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I. Paran, I.L. Goldman and D. Zamir

Quantitative trait loci influencing morphological traits were identified by restriction fragment length polymorphism (RFLP) analysis in a population of recombinant inbred lines (RIL) derived from a cross of the cultivated tomato (Lycopersicon esculentum) with a related wild species (L. cheesmanii). One-hundred-thirty-two polymorphic RFLP loci spaced throughout the tomato genome were scored for 97 RIL families. Morphological traits, including plant height, fresh weight, node number, first flower-bearing node, leaf length at nodes three and four, and number of branches, were measured in replicated trials during 1991, 1992, and 1993. Significant (P ≤ 0.01 level) quantitative trait locus (QTL) associations of marker loci were identified for each trait. Lower plant height, more branches, and shorter internode length were generally associated with RFLP alleles from the L. cheesmanii parent. QTL with large effects on a majority of the morphological traits measured were detected at chromosomes 2, 3, and 4. Large additive effects were measured at significant marker loci for many of the traits measured. Several marker loci exhibited significant associations with numerous morphological traits, suggesting their possible linkage to genes controlling growth and development processes in Lycopersicon.

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Steven R. Triano and Dina A. St. Clair

The inbred backcross (IBC) breeding method is being used to introgress genes controlling high fruit soluble solids from a wild tomato species (Lycopersicon cheesmanii f. minor) into a California processing tomato cultivar (Lycopersicon esculentum cv. UC204B). One IBC tomato population (i.e. P1: 106 lines) is being used to map quantitative trail loci (QTL) for soluble solids and other traits. A genetically related but independently generated IBC population (i.e. P2: 96 lines) is being used to lest the efficiency of QTL-linked RPLPs for indirect marker-assisted selection (MAS) to improve soluble solids. P1 was analyzed for fruit quality traits in a replicated field design over 2 years. Twelve P1 lines were significantly greater than UC204B for soluble solids and also had acceptable fruit weights and horticultural traits. All twelve lines have been publicly released for further breeding efforts. In P1. we have identified RPLP markers that have significant correlations to QTL. Some of these markers map to regions previously reported by other researchers to contain QTL for the same traits. We will use 70-80 markers spaced approximately 10-20 cM apart across the genome to screen PI and map QTL. The RPLP analyses are currently in progress. P2 was replicated for one year using the same field design as P1. and analyzed for the same traits. P2 will be screened with QTL-linked RFLPs identified in P1 to test the consistency of QTL locations between independently derived populations. P2 lines selected using RFLP data will be compared to P2 lines identified by classical selection indices. This will indicate if MAS for QTL is effective in a population (P2) genetically independent from the mapping population (P1).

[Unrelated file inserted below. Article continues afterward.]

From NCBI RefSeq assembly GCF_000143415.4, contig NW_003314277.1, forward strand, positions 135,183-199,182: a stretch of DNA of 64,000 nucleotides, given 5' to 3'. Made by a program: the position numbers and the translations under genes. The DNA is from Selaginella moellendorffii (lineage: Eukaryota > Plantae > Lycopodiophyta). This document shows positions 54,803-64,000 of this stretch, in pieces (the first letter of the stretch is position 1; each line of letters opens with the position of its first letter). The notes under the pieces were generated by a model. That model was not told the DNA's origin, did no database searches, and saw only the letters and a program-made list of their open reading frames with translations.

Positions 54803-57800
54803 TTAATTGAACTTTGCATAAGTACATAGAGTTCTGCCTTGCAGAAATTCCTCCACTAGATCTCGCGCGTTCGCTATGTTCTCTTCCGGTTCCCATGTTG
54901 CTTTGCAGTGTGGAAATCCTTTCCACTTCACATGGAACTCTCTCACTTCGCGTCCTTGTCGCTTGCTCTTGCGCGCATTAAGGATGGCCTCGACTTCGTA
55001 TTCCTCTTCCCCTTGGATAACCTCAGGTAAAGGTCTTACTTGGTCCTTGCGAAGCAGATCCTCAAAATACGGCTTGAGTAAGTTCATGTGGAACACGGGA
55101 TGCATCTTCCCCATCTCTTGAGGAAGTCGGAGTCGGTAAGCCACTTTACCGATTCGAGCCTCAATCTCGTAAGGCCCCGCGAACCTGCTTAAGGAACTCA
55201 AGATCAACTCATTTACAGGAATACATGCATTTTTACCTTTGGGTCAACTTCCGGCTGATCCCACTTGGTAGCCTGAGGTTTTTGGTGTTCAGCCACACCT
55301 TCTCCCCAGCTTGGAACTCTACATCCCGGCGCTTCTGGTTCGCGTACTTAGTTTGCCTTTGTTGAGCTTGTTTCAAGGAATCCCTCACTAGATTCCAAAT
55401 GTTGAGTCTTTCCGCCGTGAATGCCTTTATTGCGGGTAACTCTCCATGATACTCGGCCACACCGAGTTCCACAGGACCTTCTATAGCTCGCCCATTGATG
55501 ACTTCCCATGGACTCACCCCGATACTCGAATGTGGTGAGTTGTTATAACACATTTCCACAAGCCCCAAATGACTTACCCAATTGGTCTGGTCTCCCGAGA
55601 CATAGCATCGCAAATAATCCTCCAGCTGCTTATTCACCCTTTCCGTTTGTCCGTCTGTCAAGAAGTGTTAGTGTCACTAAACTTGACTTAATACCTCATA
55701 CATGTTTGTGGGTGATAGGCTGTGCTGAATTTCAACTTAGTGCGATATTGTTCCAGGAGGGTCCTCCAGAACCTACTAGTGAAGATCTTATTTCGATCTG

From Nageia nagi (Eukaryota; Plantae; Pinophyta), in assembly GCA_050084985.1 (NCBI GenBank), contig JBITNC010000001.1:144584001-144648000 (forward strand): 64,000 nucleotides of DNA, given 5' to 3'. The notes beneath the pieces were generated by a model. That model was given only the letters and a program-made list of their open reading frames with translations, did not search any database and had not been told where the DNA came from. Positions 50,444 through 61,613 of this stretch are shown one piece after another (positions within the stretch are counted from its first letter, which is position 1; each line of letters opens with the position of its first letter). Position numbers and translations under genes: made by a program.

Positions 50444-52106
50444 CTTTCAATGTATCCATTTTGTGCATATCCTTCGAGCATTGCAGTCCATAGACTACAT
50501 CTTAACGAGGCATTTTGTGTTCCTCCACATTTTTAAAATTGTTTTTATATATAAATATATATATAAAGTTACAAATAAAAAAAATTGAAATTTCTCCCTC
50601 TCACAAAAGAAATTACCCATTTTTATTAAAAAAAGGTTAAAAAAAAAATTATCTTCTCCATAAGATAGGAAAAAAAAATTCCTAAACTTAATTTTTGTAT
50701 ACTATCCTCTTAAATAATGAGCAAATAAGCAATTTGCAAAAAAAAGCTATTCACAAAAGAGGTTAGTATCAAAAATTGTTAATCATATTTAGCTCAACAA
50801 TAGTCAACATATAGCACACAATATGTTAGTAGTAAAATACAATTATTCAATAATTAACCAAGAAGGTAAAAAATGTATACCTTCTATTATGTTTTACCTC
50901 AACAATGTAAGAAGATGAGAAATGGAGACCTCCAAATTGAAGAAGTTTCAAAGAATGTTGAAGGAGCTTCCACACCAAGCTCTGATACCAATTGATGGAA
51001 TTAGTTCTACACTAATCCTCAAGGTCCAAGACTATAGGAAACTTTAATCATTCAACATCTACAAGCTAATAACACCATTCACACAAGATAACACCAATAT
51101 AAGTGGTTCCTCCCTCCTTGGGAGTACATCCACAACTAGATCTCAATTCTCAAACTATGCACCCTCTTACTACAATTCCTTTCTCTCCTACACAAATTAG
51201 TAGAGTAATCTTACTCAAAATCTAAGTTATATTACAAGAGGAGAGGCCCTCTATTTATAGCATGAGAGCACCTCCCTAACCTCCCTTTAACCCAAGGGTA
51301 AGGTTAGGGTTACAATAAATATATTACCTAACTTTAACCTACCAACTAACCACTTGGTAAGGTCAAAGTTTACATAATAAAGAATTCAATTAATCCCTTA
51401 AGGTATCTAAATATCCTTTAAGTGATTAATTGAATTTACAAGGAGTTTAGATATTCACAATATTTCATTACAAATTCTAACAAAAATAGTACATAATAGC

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Gennaro Fazio, Yizhen Wan, Dariusz Kviklys, Leticia Romero, Richard Adams, David Strickland and Terence Robinson

manual, the location of the QTL peaks was refined by multiple-QTL mapping analysis, which uses nearby markers as cofactors in the analysis. Locus interaction analysis. Individual phenotypic data (parametric) and corresponding JoinMap 4.1-coded marker data

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Yanbin Su, Yumei Liu, Huolin Shen, Xingguo Xiao, Zhansheng Li, Zhiyuan Fang, Limei Yang, Mu Zhuang and Yangyong Zhang

were not identified. Major gene/polygene genetic segregation analysis and QTL mapping are the main approaches used to clarify the genetic basis of quantitative traits ( Gai et al., 2007 ; Zhang et al., 2003 ). These methods have been successfully

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Tae-Ho Han, Herman J. van Eck, Marjo J. De Jeu and Evert Jacobsen